The key here is to select the first microphone and pair it with the first appearance of the console. This defines our first source-response pair- what other analyzers might call a “branch”. Do this for both the transfer function and level meter. Once you've done this, make sure that all your other settings are exactly how you want them- if you don't get it right now, it'll be painful to change later.
Two thirds finished! Save your window set, and make sure that you have the Instrument Channel Routing recall on. I recall everything just to be safe.
Do it again and again: Duplicate the window set, change the routing and re-save.
Here's why: you want to make sure that the window set is “perfect” - we're going to use this as a template to make a window set for every source/response pair. Save the first window set as the name of your next microphone, and give it a logical recall command-key.
Now change the instrument routings to the second microphone and source pair:
When you're done save the window set and do it again until you have a window set for every pair, remembering to change the response mic and match it with a unique console channel. Once that's done, you're finally ready to measure!
The system in use
Recall each window set, and find your delay as you normally would. By using the power of window sets, one keystroke will recall your source-response pair and its stored delay, making 'Foo an analyzer with an integrated input switcher . Use this with snapshots and averaging, and you can quickly measure your room without leaving the front of house!
Here's how I use this technique: I set my microphones out so that they will let me measure the various speaker systems in several positions, then start finding the delays from one mic to all the speaker systems. Once I've decided which system is my reference “time zero” for the venue, I adjust the delay times for the other speakers to time align them to my reference. I measure the delay times again to confirm that all the speakers are time aligned, and to correct the delays in SpectraFoo's analyzer channels. Then I begin the process of measuring the room, EQing, and wishing that I could hang the speakers in different locations and put acoustic treatments on the walls.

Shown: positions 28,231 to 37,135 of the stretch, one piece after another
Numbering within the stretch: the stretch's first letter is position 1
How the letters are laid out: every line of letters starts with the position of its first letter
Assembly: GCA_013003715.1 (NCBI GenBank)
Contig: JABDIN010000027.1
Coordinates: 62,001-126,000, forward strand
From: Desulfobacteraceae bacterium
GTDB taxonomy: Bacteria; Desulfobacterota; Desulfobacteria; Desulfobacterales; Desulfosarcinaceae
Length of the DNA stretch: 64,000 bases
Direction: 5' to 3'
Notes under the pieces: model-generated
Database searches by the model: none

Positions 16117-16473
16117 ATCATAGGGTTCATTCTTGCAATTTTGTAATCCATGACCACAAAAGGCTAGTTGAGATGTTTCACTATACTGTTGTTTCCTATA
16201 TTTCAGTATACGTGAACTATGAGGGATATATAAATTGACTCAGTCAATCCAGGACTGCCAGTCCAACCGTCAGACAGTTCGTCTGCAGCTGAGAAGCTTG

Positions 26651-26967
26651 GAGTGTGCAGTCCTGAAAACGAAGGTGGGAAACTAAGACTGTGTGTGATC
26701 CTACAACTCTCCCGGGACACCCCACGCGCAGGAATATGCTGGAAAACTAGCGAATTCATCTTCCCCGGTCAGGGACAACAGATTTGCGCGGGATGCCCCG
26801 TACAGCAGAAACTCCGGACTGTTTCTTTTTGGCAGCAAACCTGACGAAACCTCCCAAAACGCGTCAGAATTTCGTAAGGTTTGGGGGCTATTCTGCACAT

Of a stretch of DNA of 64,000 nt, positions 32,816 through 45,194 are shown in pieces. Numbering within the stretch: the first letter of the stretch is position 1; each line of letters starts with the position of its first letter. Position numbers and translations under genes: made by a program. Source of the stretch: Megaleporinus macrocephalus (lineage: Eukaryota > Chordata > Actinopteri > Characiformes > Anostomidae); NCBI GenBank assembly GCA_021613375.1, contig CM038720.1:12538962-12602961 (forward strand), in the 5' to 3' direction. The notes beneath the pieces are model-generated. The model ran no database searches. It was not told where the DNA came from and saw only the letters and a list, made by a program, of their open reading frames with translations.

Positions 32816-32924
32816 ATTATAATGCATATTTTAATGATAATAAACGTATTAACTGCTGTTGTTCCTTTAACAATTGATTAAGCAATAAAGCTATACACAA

I hope you find this to be helpful- it's not difficult and can be a real time saver. The switching concept can also be used for other measurements, making SpectraFoo and a Metric Halo interface the most-cost effective multi-channel measurement system you can find.
Optional: Calibrate your system to read in db SPL
First, set your Level Meters to the "SpectraFoo" scale. Click the Level Meter's Prefs button, then hit "Options…" on the Level Meter Controls pane. Go to the "Scale Type" pop-up menu and selct "SpectraFoo".
Here's where the microphone calibrator comes in. Put your microphone in the calibrator, and look at the level-
Now, go to the Level Calibration selection in the Analyzer menu, and change the value until the level meter shows the output from your calibrator:
Your meters will now also act as SPL meters for each area you've mic'd! See the meter below:
- Revision 1.2 - July 2, 2010 - Added step to det Level Meter scale
- Revision 1.1 - July 18, 2007 - Fixed minor typos, added an "in use" section to conclusion
- Revision 1.0 - June 14, 2007 - Initial Release